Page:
Text: Edgar Allan Poe (ed. Killis Campbell), “Fairy-Land,” The Poems of Edgar Allan Poe, Ginn and Company, 1917, pp. 53-56


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[page 53:]

FAIRY-LAND

Dim vales — and shadowy floods —

And cloudy-looking woods,

Whose forms we can’t discover

For the tears that drip all over [page 54:]

5

Huge moons there wax and wane —

Again — again — again —

Every moment of the night —

Forever changing places —

And they put out the star-light

10

With the breath from their pale faces.

About twelve by the moon-dial, [page 55:]

One more filmy than the rest

(A kind which, upon trial,

They have found to be the best)

15

Comes down — still down — and down

With its centre on the crown

Of a mountain’s eminence,

While its wide circumference

In easy drapery falls

20

Over hamlets, over halls,

Wherever they may be —

O’er the strange woods — o’er the sea —

Over spirits on the wing —

Over every drowsy thing —

25

And buries them up quite

In a labyrinth of light —

And then, how deep! — O, deep!

Is the passion of their sleep.

In the morning they arise,

30

And their moony covering

Is soaring in the skies,

With the tempests as they toss,

Like —— almost any thing —

Or a yellow Albatross.

35

They use that moon no more

For the same end as before —

Videlicet a tent —

Which I think extravagant:

Its atomies, however,

40

Into a shower dissever,

Of which those butterflies,

Of Earth, who seek the skies, [page 56:]

And so come down again

(Never-contented things!)

45

Have brought a specimen

Upon their quivering wings.

(1829)

 


[[Variants]]

[The following variants appear at the bottom of page 53:]

1 In 1831 the following forty lines are prefixed to Fairy-Land:

Sit down beside me, Isabel,

Here, dearest, where the moonbeam fell

Just now so fairy-like and well.

Now thou art dress’d for paradise!

I am star-stricken with thine eyes!

My soul is lolling on thy sighs!

Thy hair is lifted by the moon

Like flowers by the low breath of June!

Sit down, sit down — how came we here?

Or is it all but a dream, my dear?

You know that most enormous flower —

That rose — that what d’ye call it — that hung

Up like a dog-star in this bower —

To-day (the wind blew, and) it swung

So impudently in my face,

So like a thing alive you know,

I tore it from its pride of place

And shook it into pieces — so

Be all ingratitude requited.

The winds ran off with it delighted,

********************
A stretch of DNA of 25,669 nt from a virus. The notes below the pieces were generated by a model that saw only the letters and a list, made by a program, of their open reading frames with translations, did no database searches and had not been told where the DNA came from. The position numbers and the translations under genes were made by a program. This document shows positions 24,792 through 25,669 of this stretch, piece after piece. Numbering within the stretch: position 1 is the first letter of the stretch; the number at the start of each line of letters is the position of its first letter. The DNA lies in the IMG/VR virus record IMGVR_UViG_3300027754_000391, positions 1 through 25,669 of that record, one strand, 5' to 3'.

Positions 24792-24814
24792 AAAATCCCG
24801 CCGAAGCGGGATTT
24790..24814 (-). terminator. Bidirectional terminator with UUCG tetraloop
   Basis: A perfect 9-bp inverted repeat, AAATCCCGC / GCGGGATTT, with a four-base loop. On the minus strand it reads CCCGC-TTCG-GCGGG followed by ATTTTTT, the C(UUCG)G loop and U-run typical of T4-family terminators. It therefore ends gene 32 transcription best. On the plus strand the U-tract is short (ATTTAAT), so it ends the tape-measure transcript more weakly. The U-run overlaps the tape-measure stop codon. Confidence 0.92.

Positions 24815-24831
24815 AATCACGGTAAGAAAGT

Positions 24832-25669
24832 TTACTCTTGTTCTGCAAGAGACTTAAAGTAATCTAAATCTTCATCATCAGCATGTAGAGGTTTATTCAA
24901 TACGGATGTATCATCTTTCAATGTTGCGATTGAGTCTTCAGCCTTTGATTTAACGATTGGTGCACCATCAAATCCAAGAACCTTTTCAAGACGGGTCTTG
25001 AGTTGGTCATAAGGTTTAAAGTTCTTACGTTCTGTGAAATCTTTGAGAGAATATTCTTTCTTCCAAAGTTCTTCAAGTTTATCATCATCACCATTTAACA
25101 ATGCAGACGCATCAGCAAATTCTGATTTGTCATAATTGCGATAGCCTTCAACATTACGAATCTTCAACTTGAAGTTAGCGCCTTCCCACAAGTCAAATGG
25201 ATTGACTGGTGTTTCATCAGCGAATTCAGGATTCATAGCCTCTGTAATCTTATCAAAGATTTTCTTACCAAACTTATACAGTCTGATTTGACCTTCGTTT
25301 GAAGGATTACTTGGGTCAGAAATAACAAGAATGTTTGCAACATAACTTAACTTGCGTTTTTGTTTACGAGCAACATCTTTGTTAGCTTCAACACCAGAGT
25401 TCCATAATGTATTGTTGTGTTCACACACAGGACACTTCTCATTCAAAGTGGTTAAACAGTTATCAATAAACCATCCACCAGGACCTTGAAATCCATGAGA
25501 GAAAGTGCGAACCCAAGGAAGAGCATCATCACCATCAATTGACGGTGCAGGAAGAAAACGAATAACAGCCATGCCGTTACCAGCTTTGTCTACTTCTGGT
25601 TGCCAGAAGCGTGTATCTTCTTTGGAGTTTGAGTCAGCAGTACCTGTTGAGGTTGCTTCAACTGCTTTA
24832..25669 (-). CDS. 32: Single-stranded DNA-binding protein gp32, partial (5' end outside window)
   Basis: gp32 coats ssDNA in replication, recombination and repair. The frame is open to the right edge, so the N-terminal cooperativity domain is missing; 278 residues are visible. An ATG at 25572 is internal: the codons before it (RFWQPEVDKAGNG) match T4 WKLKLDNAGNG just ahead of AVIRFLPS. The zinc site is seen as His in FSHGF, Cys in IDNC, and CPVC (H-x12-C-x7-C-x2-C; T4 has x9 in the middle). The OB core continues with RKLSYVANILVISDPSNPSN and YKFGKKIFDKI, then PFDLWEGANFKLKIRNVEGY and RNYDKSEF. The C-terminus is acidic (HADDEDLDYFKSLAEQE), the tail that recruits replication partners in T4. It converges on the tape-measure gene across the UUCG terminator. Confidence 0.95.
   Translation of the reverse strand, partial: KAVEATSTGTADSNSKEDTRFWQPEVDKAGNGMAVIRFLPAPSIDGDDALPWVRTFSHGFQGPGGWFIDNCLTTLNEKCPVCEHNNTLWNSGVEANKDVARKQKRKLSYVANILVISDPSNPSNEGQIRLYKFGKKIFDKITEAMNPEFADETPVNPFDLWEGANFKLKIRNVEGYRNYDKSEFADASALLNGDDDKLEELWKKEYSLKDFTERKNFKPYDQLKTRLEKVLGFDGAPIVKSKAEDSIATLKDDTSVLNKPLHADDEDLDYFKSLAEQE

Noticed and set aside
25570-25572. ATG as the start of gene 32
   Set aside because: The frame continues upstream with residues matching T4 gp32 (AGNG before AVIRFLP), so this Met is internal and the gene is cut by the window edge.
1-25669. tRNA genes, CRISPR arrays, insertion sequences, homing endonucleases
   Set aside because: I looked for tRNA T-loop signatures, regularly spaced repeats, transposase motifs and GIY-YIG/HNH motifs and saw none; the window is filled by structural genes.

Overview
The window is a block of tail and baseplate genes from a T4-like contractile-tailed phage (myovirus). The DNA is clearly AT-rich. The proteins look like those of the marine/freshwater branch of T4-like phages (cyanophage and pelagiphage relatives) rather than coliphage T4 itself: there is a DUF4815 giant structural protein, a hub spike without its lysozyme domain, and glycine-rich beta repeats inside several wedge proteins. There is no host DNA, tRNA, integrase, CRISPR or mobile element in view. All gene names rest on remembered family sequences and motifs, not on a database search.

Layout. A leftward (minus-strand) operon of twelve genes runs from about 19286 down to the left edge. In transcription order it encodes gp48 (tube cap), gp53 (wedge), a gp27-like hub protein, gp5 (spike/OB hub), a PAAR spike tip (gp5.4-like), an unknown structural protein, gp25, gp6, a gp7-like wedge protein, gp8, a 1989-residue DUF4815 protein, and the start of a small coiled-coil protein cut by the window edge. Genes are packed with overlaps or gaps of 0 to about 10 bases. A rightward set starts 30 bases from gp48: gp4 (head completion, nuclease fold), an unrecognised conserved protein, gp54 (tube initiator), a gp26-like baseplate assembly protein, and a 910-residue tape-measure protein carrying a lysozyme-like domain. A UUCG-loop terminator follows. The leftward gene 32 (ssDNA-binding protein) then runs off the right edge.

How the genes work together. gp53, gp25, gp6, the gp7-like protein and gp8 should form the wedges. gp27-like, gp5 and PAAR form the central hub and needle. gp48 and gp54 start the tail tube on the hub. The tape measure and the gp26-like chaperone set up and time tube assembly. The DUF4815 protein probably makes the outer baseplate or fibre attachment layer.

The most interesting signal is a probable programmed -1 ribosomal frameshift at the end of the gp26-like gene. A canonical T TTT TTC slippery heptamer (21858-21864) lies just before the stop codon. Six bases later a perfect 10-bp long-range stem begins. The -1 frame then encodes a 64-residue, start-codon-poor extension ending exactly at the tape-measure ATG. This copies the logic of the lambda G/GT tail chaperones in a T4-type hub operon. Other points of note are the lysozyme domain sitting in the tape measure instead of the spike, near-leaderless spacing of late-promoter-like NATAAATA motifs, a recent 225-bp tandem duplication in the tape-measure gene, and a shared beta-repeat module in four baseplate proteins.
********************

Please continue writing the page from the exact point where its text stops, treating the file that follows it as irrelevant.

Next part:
And, thro’ the opening left, as soon

As she threw off her cloak, yon moon

Has sent a ray down with a tune.

And this ray is a fairy ray —

Did you not say so, Isabel?

How fantastically it fell

With a spiral twist and a swell,

And over the wet grass rippled away

With a tinkling like a bell!

In my own country all the way

We can discover a moon ray

Which thro’ some tatter’d curtain pries

Into the darkness of a room,

Is by (the very source of gloom)

The motes, and dust, and flies,

On which it trembles and lies

Like joy upon sorrow!

O, when will come the morrow?

Isabel! do you not fear

The night and the wonders here?

[The following variants appear at the bottom of page 54:]

5 there: see! (1831).

9 And: How (1831).

11-29 For these lines, 1831 substitutes the following:

Lo! one is coming down

With its centre on the crown

Of a mountain’s eminence!

Down — still down —   and down —

Now deep shall be — O deep!

The passion of our sleep!

For that wide circumference

In easy drapery falls

Drowsily over halls —

Over ruin’d walls —

Over waterfalls,

(Silent waterfalls!)

O’re the strange woods — o’er the sea —

Alas! over the sea!

[The following variants appear at the bottom of page 55:]

13 kind: sort (1829, B. G. M.).

20 over: and rich (1829, B. G. M.).

29-46 Omitted in 1831.

[The following variants appear at the bottom of page 56:]

44 Never-contented: The unbelieving (1829, B. G. M.).

 


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Notes:

None.

 

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[S:0 - KCP, 1917] - Edgar Allan Poe Society of Baltimore - Works - Fairy-Land (ed. K. Campbell, 1917)